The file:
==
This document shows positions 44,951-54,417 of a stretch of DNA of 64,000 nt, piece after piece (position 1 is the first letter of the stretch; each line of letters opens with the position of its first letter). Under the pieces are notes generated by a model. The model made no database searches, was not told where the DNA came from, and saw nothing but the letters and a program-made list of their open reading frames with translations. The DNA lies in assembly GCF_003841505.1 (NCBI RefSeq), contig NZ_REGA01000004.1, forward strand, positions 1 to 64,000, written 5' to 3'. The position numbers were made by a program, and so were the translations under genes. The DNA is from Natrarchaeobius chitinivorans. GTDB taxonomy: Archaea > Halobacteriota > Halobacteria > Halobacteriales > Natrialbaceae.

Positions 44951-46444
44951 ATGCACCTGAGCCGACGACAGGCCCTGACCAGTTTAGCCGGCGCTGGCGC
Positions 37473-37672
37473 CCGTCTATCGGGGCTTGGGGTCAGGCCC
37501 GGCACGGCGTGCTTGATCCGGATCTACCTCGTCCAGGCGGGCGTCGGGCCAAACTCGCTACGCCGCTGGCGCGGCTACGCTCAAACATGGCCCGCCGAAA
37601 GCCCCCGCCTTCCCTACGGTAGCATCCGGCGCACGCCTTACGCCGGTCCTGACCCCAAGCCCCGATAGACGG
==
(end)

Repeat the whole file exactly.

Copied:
This document shows positions 44,951-54,417 of a stretch of DNA of 64,000 nt, piece after piece (position 1 is the first letter of the stretch; each line of letters opens with the position of its first letter). Under the pieces are notes generated by a model. The model made no database searches, was not told where the DNA came from, and saw nothing but the letters and a program-made list of their open reading frames with translations. The DNA lies in assembly GCF_003841505.1 (NCBI RefSeq), contig NZ_REGA01000004.1, forward strand, positions 1 to 64,000, written 5' to 3'. The position numbers were made by a program, and so were the translations under genes. The DNA is from Natrarchaeobius chitinivorans. GTDB taxonomy: Archaea > Halobacteriota > Halobacteria > Halobacteriales > Natrialbaceae.

Positions 44951-46444
44951 ATGCACCTGAGCCGACGACAGGCCCTGACCAGTTTAGCCGGCGCTGGCGC
Positions 37473-37672
37473 CCGTCTATCGGGGCTTGGGGTCAGGCCC
37501 GGCACGGCGTGCTTGATCCGGATCTACCTCGTCCAGGCGGGCGTCGGGCCAAACTCGCTACGCCGCTGGCGCGGCTACGCTCAAACATGGCCCGCCGAAA
37601 GCCCCCGCCTTCCCTACGGTAGCATCCGGCGCACGCCTTACGCCGGTCCTGACCCCAAGCCCCGATAGACGG